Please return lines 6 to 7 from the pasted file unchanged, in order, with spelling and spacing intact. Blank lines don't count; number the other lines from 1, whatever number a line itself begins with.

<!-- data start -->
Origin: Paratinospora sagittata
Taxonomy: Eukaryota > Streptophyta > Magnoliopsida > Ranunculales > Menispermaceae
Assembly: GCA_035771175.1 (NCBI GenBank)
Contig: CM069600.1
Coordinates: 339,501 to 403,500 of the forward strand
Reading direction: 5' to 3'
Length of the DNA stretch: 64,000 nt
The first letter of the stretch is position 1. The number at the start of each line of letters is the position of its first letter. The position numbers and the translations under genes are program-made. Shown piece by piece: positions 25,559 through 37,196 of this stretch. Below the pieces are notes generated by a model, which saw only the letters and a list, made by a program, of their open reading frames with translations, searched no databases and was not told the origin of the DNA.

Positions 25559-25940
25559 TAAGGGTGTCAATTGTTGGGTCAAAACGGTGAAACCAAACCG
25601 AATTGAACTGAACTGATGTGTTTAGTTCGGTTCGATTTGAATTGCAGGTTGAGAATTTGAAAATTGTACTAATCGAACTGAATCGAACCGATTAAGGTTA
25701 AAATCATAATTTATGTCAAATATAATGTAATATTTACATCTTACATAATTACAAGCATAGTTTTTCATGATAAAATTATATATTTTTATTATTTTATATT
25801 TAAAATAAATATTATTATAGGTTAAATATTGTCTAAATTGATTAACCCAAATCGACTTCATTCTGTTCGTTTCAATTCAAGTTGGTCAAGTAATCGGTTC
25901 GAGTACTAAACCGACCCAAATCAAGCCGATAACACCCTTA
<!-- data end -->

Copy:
Reading direction: 5' to 3'
Length of the DNA stretch: 64,000 nt